On a police body camera, Feaster is heard telling the watch commander that his gun went off, but he didn’t think the driver was hit because he wasn’t aiming his weapon in the driver’s direction.  Thomas initially survived the shot to his neck, but was paralyzed.  He died weeks later.

Despite community outrage, the local prosecutor, Mike Ramsey, declined to file any criminal charges against Officer Feaster because he said he lacked sufficient evidence to prove a crime in court.  That’s very odd.  Prosecutors would typically be relieved to know that the incident was captured on videotape.

View the video for yourself here:

 

 

Chicago Pays Millions to Settle Police Killings

From the New York Times:

The release last month of a 2014 video showing a Chicago police officer fatally shooting another teenager, Laquan McDonald, has upended this city. The police superintendent, Garry F. McCarthy, was forced out despite a reduction in crime citywide. So was the leader of an authority charged with disciplining officers. The Justice Department has opened an investigation into possible civil rights abuses by the Police Department. Demonstrators call nearly every day for Mayor Rahm Emanuel to resign.

But the Chicago Police Department’s record of brutality began long before Mr. McDonald, 17, lay crumpled on Pulaski Road. For decades — back to violent clashes at the Democratic National Convention in 1968 and the confessions coerced by a “midnight crew” of detectivesaccused of using suffocation, electric shock and Russian roulette on black men in the 1970s and 1980s — the Chicago police have wrestled with allegations of torture, racism, weak oversight and a code of silence….

In Chicago, the nation’s third-largest city, officers shot and killed 70 people, most of them black, in a five-year span ending in 2014. That was the most among the nation’s 10 largest cities during the same period, according to the Better Government Association, a nonprofit watchdog organization.

 

Trouble in Chicago

From a New York Times editorial:

The cover-up that began 13 months ago when a Chicago police officer executed 17-year-old Laquan McDonald on a busy street might well have included highly ranked officials who ordered subordinates to conceal information. But the conspiracy of concealment exposed last week when the city, under court order, finally released a video of the shooting could also be seen as a kind of autonomic response from a historically corrupt law enforcement agency that is well versed in the art of hiding misconduct, brutality — and even torture.

Mayor Rahm Emanuel demonstrated a willful ignorance when he talked about the murder charges against the police officer who shot Mr. McDonald, seeking to depict the cop as a rogue officer. He showed a complete lack of comprehension on Tuesday when he explained that he had decided to fire his increasingly unpopular police superintendent, Garry McCarthy, not because he failed in his leadership role, but because he had become “a distraction.”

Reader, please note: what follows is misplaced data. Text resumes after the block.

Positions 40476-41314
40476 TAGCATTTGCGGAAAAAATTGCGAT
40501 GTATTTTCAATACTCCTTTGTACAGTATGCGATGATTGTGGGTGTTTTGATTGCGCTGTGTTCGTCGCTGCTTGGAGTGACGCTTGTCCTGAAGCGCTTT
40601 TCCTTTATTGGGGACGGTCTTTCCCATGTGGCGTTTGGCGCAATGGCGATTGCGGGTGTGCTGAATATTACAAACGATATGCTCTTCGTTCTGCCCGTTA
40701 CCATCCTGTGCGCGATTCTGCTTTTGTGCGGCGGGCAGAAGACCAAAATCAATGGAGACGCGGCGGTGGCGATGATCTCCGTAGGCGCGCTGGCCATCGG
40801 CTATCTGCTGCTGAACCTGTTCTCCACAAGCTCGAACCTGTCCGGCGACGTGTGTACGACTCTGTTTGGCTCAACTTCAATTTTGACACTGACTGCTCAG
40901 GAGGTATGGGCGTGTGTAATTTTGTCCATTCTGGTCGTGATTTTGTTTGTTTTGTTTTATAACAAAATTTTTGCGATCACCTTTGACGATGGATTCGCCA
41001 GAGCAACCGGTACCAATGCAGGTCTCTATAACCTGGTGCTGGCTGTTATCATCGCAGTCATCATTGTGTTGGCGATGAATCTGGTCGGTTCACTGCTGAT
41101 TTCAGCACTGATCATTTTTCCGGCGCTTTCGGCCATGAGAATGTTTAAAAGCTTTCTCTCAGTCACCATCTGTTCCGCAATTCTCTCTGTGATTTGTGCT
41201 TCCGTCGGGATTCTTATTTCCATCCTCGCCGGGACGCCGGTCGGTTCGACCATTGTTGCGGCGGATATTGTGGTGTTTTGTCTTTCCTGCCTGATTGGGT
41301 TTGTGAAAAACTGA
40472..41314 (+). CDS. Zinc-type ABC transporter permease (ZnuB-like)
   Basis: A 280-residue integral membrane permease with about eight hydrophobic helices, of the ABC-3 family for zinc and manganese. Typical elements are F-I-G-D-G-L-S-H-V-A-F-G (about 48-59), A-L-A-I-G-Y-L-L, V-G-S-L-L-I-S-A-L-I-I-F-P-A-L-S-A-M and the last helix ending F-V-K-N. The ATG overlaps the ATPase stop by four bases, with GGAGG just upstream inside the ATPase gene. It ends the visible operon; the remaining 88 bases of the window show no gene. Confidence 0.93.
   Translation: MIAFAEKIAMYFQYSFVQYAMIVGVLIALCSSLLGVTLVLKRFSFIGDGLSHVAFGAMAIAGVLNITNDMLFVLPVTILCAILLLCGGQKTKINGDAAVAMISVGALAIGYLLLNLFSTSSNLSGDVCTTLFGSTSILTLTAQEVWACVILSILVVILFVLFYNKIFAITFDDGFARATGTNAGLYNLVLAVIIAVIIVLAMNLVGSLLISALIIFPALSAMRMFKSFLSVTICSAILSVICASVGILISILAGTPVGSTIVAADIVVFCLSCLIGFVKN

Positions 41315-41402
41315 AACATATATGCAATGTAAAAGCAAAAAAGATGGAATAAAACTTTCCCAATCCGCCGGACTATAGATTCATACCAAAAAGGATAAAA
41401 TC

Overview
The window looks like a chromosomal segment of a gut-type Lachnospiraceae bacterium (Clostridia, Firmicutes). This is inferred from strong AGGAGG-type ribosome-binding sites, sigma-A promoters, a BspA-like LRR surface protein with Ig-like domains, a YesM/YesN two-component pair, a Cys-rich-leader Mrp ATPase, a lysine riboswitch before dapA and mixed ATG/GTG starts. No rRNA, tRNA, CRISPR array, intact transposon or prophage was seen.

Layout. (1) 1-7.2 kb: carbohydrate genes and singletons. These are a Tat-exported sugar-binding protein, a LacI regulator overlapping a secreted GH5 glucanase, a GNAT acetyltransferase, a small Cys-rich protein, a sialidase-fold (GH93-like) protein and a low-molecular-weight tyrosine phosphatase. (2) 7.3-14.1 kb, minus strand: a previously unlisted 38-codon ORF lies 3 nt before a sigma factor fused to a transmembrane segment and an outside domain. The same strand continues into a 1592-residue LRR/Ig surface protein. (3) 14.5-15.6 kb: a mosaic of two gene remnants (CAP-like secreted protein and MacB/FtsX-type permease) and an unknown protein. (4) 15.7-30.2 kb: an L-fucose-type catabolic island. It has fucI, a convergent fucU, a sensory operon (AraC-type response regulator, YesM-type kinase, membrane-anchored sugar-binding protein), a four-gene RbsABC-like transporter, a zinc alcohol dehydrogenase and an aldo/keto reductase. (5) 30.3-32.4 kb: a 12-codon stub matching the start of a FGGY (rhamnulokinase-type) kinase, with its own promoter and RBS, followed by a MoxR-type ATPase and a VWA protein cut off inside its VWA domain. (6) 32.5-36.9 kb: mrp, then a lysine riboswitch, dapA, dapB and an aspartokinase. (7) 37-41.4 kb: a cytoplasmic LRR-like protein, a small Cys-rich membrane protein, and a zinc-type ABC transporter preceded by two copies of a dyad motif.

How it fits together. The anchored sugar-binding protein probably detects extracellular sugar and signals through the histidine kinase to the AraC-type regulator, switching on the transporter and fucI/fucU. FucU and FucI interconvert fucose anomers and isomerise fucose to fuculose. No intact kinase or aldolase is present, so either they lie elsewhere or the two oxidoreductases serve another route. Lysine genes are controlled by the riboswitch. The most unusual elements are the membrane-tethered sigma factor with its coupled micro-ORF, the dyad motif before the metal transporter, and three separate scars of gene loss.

Mr. Emanuel’s announcement that he had appointed a task force that will review the Police Department’s accountability procedures is too little, too late. The fact is, his administration, the Police Department and the prosecutor’s office have lost credibility on this case.

Still more on cover-up allegations here.

Protests in Chicago: The Laquan McDonald Shooting

From the Chicago Tribune:

Hours after a Chicago police officer was ordered held without bond on a first-degree murder charge, the city released a shocking police dash-cam video that captured the white officer opening fire on an African American teen on a Southwest Side street, striking him 16 times and killing him.

The video is about six minutes long and appears to show 17-year-old Laquan McDonald running down the middle of Pulaski Road near 41st Street when Officer Jason Van Dyke, standing next to his SUV, opens fire….

The case marks the first time a Chicago police officer has been charged with first-degree murder for an on-duty fatality in nearly 35 years. Van Dyke faces a minimum of 20 years in prison if convicted of first-degree murder.

The charge comes less than a week after a Cook County judge ordered the release of a video that Emanuel’s administration had long sought to keep out of public view. As the mayor urged prosecutors to conclude their investigation Monday, he met with community leaders and aldermen to defend his handling of the controversy amid criticism that City Hall has not done enough to address police misconduct.

Fairfax Officer Charged w/Murder

From the Washington Post:

A former Fairfax County police officer was charged with second-degree murder Monday, nearly two years after he shot and killed an unarmed Springfield man who stood with his hands raised in the doorway of his home.

The indictment of Adam D. Torres in the killing of 46-year-old John Geer, who had a holstered gun at his feet when he was shot, marks the first time in the 75-year history of the Fairfax County Police Department that an officer has faced criminal prosecution in connection with an on-duty shooting.

Geer’s slaying in August 2013 sparked protests, shook trust in law enforcement and prompted county officials to begin a broad review of the department’s use of force and the way it communicates with the public about police shootings.

Reporter Tom Jackman with the Post has been following this case from the beginning and has done excellent work.

Update on the John Geer Case

Today, former Fairfax County, Virginia officer Adam Torres was indicted for second-degree murder for fatally shooting John Geer.

According to the statements of several other law enforcement officials at the scene, Geer was unarmed at the time of the shooting and had his hands up. However, that information took 17 months to be released and Torres wasn’t terminated until last month, just shy of the two-year anniversary of Geer’s death. The Washington Post and others repeatedly excoriated the Fairfax County government for the unexplained delays and secrecy surrounding the case.

According to today’s Post story, Torres is the first officer from Fairfax County to be criminally charged for a shooting on duty in the department’s 75-year history.

You can read our past coverage of the Geer case here. As always, we will be tracking this and other cases here, on our Facebook page, and our Twitter feed.